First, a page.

The initial goals of reform will normally give priority to amending the existing payment system structure after it has been thoroughly analyzed and the main shortcomings exposed. At this stage most of the countries reviewed in this volume have started to embark on automation projects to support processing of payment orders, and restructured the central bank and its payment operations. The six countries in Group II have reached this phase, but they have not committed to reforms that will be needed to support financial stability once financial markets and the banking sector start to grow significantly. In this phase central bank experts from countries with reform experience are very helpful.

The countries in Group III for the most part now operate reasonably efficient payment systems and have committed to such important reforms as real-time gross settlement systems, which will support growth in financial markets as it occurs. For these countries, the expertise required tends to become specific and technical as individual projects are implemented. At this point, there is less certainty that central bank “policy experts” will have all the necessary technical expertise required by the countries in this study, although such experts may still be useful in coordinating different projects and in explaining the implications and overlaps of payment system changes for the whole range of the central bank’s activities.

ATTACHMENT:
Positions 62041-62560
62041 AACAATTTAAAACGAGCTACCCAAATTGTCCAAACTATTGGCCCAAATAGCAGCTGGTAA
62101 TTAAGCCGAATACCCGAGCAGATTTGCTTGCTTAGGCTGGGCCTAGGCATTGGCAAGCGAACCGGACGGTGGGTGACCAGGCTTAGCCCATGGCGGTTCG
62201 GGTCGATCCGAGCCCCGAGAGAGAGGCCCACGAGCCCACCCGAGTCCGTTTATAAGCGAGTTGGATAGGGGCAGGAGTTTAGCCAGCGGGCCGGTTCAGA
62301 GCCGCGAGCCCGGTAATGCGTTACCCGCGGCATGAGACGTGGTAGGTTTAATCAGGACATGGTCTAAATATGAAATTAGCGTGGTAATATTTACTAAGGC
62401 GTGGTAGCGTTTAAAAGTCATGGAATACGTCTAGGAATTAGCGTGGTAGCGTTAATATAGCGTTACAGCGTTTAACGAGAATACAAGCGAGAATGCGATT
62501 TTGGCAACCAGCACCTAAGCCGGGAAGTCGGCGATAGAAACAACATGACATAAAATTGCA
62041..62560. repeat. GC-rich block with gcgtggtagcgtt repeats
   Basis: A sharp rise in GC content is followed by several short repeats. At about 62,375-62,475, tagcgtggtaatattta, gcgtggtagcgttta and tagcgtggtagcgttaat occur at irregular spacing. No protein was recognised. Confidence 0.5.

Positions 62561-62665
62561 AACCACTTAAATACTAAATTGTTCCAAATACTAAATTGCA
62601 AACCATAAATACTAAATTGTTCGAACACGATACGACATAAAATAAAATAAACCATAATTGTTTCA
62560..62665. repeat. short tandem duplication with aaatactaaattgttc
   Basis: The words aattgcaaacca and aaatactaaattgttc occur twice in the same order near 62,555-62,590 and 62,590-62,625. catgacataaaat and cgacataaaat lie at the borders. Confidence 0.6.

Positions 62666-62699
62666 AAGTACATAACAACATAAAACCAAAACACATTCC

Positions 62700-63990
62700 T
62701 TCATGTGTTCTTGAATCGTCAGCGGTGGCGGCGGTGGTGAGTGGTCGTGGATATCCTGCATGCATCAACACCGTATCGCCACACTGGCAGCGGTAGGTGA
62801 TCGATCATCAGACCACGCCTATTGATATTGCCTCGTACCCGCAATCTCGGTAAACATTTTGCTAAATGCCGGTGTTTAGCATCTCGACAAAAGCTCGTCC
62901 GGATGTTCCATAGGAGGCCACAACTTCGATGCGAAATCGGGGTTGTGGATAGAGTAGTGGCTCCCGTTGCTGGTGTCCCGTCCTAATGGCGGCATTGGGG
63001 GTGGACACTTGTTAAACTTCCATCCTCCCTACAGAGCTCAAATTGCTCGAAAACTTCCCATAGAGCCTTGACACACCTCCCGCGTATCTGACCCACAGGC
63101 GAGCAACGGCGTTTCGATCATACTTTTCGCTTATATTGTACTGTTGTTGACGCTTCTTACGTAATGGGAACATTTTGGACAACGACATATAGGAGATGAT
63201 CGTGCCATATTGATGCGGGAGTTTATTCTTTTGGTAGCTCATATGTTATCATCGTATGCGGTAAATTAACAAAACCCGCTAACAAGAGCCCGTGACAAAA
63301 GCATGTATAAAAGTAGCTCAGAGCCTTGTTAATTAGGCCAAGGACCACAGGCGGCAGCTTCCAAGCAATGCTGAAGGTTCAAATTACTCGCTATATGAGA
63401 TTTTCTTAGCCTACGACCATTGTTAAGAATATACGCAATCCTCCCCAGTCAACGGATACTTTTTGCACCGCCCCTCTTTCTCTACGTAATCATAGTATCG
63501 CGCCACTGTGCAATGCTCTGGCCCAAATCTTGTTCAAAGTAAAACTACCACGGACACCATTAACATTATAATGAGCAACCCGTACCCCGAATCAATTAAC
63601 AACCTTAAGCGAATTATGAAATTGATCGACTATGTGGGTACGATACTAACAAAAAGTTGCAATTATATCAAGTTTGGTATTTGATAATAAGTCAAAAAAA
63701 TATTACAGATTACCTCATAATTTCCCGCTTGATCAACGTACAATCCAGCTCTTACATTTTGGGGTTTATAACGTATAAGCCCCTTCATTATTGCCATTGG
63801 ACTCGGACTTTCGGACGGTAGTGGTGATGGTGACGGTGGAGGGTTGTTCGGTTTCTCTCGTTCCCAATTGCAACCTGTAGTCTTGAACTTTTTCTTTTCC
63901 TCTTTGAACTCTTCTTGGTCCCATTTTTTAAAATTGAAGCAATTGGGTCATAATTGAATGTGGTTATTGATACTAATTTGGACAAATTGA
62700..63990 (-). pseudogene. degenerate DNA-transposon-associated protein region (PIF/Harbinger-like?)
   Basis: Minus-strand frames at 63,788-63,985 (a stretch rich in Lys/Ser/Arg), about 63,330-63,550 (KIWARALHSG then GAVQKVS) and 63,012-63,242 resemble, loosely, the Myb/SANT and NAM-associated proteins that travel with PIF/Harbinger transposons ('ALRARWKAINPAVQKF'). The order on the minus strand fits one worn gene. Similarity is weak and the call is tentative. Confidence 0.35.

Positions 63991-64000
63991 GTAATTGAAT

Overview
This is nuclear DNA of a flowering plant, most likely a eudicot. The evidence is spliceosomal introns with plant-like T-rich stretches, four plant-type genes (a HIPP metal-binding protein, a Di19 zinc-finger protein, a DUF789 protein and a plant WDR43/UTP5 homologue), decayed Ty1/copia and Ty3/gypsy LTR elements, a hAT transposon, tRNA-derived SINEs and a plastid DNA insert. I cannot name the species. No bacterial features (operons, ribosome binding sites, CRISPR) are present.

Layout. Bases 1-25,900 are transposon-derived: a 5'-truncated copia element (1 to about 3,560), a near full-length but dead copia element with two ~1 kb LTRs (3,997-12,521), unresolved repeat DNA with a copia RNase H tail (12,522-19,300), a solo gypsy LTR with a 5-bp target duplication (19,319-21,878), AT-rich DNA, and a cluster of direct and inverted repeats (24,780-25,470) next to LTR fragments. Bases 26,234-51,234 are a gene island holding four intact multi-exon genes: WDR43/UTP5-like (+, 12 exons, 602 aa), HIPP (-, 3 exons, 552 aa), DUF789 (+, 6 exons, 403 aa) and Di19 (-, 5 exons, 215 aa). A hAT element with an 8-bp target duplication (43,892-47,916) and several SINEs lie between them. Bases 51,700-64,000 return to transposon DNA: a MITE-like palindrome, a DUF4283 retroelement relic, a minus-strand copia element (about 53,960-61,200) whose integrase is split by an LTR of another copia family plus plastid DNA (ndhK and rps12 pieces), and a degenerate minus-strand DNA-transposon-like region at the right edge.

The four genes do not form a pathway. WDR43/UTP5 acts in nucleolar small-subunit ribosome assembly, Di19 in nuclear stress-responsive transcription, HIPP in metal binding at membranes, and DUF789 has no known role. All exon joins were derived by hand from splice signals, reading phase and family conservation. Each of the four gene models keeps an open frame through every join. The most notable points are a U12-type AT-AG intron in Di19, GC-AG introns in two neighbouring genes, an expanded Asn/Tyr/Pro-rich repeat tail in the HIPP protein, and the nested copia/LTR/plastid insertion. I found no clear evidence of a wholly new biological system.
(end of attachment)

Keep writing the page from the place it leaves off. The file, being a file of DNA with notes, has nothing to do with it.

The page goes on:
Underlying this sequence of reforms is the need for fundamental changes in legal infrastructure and in the skills of the finance industry, which may take time and patience to develop. To see this take place, two deep-rooted changes must occur—the private sector should develop to a level where it can provide high-quality retail and wholesale payment services and the legal system must reach a level where there is a satisfactory degree of certainty attached to payment transactions. Not surprisingly, the existing legal systems in the countries under review are not yet well adapted to supporting modern payment systems, with the result that there is a considerable task ahead. In developed market economies, payment system rules have developed over many years from private agreements to detailed statutory rules. It may be a mistake for a country that has just recently developed as a market economy to establish detailed statutory rules before the needs of the participants are clearly understood.

Initially, rules for payment systems may best be located in interbank agreements rather than in statutes. These agreements may be replaced by regulations or a statute as the size and importance of the payment system increase and stabilize. Ultimately, the rules for a mature payment system may best be established by statute.